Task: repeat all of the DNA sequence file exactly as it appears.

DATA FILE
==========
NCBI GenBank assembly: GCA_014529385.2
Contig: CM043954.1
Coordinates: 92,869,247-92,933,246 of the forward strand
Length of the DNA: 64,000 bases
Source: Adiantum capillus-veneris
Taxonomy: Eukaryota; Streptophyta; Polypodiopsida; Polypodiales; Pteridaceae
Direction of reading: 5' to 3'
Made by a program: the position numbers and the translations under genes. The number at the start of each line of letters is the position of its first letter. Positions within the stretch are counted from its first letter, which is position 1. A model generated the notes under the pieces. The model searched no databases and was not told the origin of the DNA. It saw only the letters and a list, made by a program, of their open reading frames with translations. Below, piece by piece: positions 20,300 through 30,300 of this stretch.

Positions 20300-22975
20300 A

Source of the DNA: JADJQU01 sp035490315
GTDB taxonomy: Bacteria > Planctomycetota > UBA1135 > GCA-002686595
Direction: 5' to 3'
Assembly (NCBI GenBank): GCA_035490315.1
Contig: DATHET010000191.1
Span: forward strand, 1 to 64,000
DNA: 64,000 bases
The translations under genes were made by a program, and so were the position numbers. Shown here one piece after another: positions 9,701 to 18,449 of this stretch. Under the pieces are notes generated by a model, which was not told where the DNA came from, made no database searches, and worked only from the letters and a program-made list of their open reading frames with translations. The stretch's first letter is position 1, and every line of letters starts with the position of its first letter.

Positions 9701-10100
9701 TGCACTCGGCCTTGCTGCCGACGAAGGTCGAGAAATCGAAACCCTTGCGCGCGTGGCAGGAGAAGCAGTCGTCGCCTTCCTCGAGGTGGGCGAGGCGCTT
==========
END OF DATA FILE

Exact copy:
NCBI GenBank assembly: GCA_014529385.2
Contig: CM043954.1
Coordinates: 92,869,247-92,933,246 of the forward strand
Length of the DNA: 64,000 bases
Source: Adiantum capillus-veneris
Taxonomy: Eukaryota; Streptophyta; Polypodiopsida; Polypodiales; Pteridaceae
Direction of reading: 5' to 3'
Made by a program: the position numbers and the translations under genes. The number at the start of each line of letters is the position of its first letter. Positions within the stretch are counted from its first letter, which is position 1. A model generated the notes under the pieces. The model searched no databases and was not told the origin of the DNA. It saw only the letters and a list, made by a program, of their open reading frames with translations. Below, piece by piece: positions 20,300 through 30,300 of this stretch.

Positions 20300-22975
20300 A

Source of the DNA: JADJQU01 sp035490315
GTDB taxonomy: Bacteria > Planctomycetota > UBA1135 > GCA-002686595
Direction: 5' to 3'
Assembly (NCBI GenBank): GCA_035490315.1
Contig: DATHET010000191.1
Span: forward strand, 1 to 64,000
DNA: 64,000 bases
The translations under genes were made by a program, and so were the position numbers. Shown here one piece after another: positions 9,701 to 18,449 of this stretch. Under the pieces are notes generated by a model, which was not told where the DNA came from, made no database searches, and worked only from the letters and a program-made list of their open reading frames with translations. The stretch's first letter is position 1, and every line of letters starts with the position of its first letter.

Positions 9701-10100
9701 TGCACTCGGCCTTGCTGCCGACGAAGGTCGAGAAATCGAAACCCTTGCGCGCGTGGCAGGAGAAGCAGTCGTCGCCTTCCTCGAGGTGGGCGAGGCGCTT